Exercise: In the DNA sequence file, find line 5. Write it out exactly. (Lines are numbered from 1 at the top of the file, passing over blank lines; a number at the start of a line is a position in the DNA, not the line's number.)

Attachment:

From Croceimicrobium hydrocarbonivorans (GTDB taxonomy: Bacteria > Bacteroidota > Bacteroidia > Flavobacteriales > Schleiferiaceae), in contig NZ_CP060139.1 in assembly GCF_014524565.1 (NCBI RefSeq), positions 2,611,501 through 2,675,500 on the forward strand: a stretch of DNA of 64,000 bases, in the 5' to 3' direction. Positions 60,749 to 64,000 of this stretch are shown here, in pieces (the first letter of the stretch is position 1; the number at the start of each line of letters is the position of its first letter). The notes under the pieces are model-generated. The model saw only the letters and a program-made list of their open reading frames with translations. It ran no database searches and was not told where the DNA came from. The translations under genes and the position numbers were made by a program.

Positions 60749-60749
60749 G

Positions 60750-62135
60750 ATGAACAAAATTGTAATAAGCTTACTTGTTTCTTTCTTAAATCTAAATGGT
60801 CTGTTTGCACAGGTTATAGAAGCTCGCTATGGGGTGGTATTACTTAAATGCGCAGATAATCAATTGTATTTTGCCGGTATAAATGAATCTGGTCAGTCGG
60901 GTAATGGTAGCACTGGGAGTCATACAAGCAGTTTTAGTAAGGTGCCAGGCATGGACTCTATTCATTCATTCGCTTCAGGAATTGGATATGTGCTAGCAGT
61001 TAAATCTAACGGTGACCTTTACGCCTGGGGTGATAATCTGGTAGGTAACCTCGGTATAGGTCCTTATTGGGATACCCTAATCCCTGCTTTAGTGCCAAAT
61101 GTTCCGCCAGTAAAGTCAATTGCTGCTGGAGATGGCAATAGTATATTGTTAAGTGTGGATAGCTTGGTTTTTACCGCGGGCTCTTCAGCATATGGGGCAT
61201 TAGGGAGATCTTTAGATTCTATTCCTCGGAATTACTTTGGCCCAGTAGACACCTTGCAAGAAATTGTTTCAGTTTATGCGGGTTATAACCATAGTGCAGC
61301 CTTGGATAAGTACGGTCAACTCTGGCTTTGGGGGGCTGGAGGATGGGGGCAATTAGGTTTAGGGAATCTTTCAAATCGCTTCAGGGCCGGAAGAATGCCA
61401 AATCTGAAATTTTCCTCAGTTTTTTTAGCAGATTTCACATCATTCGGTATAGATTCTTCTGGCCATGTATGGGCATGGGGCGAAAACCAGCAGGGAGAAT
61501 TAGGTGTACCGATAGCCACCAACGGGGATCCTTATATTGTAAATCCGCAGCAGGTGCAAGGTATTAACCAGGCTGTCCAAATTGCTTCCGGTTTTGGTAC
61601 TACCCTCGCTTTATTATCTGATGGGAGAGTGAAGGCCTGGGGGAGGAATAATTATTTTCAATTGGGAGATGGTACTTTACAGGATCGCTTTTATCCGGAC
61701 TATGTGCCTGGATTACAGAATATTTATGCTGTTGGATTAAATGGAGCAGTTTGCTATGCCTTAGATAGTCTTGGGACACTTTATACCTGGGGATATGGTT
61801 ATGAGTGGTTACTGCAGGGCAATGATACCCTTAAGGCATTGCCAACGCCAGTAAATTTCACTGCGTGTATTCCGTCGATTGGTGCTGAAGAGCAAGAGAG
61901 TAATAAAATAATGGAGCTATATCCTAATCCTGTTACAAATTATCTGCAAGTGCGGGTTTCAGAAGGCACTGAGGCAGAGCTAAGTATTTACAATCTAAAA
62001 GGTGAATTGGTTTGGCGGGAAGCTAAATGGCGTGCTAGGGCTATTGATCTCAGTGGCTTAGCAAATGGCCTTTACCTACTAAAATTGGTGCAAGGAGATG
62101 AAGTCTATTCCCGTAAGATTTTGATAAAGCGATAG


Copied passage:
60750 ATGAACAAAATTGTAATAAGCTTACTTGTTTCTTTCTTAAATCTAAATGGT